Let’s Not Bite and Devour One Another

Michael Brown
Michael Brown
How do we expose error without dividing the body? How do we hold to our convictions while honoring those who differ with us? In the aftermath of the Strange Fire conference, these are questions we cannot ignore.

Paul issued this strong warning to the Galatians: “For the whole law is fulfilled in one word: ‘You shall love your neighbor as yourself.’ But if you bite and devour one another, watch out that you are not consumed by one another” (Gal. 5:14-15, ESV).

Here are five important principles to follow if we want to avoid unnecessary casualties:

1. We really do need each other. This is a fundamental principle of how the body operates: “As it is, there are many parts, yet one body. The eye cannot say to the hand, ‘I have no need of you,’ nor again the head to the feet, ‘I have no need of you’” (1 Cor. 12:20-21).

I said it on the radio when speaking to Phil Johnson from pastor John MacArthur’s ministry, and I’ll say it again now: I honestly believe that I need John MacArthur and that he needs me. I say that without hyperbole, and I mean it from the heart. (If your first reaction is scorn—in either direction—then I’d say this is something you need to work on.)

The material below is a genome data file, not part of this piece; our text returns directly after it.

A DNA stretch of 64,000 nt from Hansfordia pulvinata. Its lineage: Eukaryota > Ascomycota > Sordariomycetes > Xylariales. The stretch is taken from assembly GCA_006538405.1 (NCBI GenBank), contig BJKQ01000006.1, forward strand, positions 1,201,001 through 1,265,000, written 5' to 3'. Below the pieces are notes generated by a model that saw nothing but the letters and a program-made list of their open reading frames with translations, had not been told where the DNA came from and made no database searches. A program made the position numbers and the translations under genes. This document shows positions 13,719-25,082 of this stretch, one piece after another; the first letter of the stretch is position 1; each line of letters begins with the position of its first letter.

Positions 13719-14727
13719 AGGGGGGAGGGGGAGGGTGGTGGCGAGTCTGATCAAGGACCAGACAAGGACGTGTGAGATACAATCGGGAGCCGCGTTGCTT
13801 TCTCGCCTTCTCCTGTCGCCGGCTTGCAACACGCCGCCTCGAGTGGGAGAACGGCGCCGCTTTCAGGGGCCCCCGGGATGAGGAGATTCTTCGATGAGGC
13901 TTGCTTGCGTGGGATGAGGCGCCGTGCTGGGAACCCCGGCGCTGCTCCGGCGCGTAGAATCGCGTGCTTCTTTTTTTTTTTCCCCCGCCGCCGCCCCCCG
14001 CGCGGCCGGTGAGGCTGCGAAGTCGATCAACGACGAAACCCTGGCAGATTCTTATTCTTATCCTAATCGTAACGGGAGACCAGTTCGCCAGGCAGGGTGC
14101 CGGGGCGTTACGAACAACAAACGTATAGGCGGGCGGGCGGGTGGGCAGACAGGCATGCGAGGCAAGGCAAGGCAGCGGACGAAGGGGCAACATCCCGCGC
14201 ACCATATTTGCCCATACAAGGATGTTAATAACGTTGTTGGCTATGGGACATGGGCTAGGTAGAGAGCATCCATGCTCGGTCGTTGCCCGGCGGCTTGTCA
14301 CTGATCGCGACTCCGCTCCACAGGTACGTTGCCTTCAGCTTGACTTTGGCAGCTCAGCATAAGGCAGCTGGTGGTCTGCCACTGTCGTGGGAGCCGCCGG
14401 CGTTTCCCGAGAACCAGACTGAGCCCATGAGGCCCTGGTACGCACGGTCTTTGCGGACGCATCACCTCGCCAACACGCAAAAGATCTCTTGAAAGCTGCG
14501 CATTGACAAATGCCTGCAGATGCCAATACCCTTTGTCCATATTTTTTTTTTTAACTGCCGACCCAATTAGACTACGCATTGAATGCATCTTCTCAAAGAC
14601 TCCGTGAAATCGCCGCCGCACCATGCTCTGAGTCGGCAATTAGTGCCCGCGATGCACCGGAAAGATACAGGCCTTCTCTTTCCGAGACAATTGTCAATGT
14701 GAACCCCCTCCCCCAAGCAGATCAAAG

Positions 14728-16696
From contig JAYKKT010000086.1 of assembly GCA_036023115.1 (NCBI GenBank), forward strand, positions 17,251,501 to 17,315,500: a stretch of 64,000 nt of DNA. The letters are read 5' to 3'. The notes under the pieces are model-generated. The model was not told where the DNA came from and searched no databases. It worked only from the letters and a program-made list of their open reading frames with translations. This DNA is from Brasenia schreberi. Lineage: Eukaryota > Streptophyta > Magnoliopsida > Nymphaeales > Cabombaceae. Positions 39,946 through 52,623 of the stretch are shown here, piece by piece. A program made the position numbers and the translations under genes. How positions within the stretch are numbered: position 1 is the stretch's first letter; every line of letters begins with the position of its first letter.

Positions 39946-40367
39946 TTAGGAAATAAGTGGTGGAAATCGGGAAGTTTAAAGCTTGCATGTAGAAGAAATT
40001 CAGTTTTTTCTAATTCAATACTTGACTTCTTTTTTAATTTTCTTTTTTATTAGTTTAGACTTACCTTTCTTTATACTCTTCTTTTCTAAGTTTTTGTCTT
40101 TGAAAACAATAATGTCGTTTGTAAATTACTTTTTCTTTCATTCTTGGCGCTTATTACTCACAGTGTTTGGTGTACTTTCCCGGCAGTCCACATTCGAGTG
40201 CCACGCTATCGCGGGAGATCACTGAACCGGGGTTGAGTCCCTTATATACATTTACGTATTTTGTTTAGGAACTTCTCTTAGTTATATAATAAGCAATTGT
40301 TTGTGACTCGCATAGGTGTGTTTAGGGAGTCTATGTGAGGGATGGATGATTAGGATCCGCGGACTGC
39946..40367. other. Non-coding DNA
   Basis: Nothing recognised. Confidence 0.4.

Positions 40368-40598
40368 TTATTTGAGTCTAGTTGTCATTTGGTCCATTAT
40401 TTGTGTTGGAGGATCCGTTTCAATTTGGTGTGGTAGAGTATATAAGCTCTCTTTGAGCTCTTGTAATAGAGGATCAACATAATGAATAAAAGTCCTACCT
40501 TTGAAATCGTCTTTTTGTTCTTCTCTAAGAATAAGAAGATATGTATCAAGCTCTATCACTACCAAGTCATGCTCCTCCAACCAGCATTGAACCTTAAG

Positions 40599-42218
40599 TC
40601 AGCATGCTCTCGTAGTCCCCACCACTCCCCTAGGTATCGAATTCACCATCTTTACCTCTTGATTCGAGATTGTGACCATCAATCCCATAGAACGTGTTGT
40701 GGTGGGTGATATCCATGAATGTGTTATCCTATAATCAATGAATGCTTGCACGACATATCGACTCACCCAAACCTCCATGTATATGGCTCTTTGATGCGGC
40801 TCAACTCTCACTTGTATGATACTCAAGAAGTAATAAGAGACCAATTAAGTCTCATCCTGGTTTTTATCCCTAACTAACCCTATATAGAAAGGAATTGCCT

It would be arrogant for anyone to think their group or denomination had it all—how much more arrogant would it be for an individual minister to think he or she had it all!—and the fact is, we all have blind spots and we all have strengths and weaknesses.

Rather than despise others who appear to be weak where we are strong, we should instead ask, “How can I serve that brother or sister? And what do they have that I need? How can I learn from them?”

The attitude Jesus condemned was this: “God, I thank you that I am not like other men, extortioners, unjust, adulterers, or even like this [fill in the blank]” (Luke 18:11).

2. Surgeons cut carefully. Sometimes we like to be bombastic and make sweeping statements. It sure rallies the troops and makes for good sound bites, and it sure feels good to be dogmatic. “You won’t hear any compromise from this pulpit!”

But this is often more harmful than helpful, since we paint with such a broad brush that we condemn the innocent with the guilty.